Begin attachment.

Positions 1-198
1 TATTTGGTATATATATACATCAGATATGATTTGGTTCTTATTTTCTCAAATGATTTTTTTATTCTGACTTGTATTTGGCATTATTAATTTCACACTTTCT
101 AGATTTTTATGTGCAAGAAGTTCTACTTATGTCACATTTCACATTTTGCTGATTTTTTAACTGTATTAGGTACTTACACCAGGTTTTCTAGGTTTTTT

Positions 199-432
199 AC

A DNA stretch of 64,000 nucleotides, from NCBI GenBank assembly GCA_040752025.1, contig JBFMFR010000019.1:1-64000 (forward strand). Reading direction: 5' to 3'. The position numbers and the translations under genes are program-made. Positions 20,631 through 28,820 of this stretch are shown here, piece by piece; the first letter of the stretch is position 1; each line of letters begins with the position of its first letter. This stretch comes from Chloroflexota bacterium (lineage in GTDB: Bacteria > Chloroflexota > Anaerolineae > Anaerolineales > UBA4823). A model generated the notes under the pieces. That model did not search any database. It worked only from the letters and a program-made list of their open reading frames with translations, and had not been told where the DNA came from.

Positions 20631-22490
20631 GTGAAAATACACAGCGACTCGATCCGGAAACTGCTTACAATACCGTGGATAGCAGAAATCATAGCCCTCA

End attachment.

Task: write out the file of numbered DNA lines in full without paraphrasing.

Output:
Positions 1-198
1 TATTTGGTATATATATACATCAGATATGATTTGGTTCTTATTTTCTCAAATGATTTTTTTATTCTGACTTGTATTTGGCATTATTAATTTCACACTTTCT
101 AGATTTTTATGTGCAAGAAGTTCTACTTATGTCACATTTCACATTTTGCTGATTTTTTAACTGTATTAGGTACTTACACCAGGTTTTCTAGGTTTTTT

Positions 199-432
199 AC

A DNA stretch of 64,000 nucleotides, from NCBI GenBank assembly GCA_040752025.1, contig JBFMFR010000019.1:1-64000 (forward strand). Reading direction: 5' to 3'. The position numbers and the translations under genes are program-made. Positions 20,631 through 28,820 of this stretch are shown here, piece by piece; the first letter of the stretch is position 1; each line of letters begins with the position of its first letter. This stretch comes from Chloroflexota bacterium (lineage in GTDB: Bacteria > Chloroflexota > Anaerolineae > Anaerolineales > UBA4823). A model generated the notes under the pieces. That model did not search any database. It worked only from the letters and a program-made list of their open reading frames with translations, and had not been told where the DNA came from.

Positions 20631-22490
20631 GTGAAAATACACAGCGACTCGATCCGGAAACTGCTTACAATACCGTGGATAGCAGAAATCATAGCCCTCA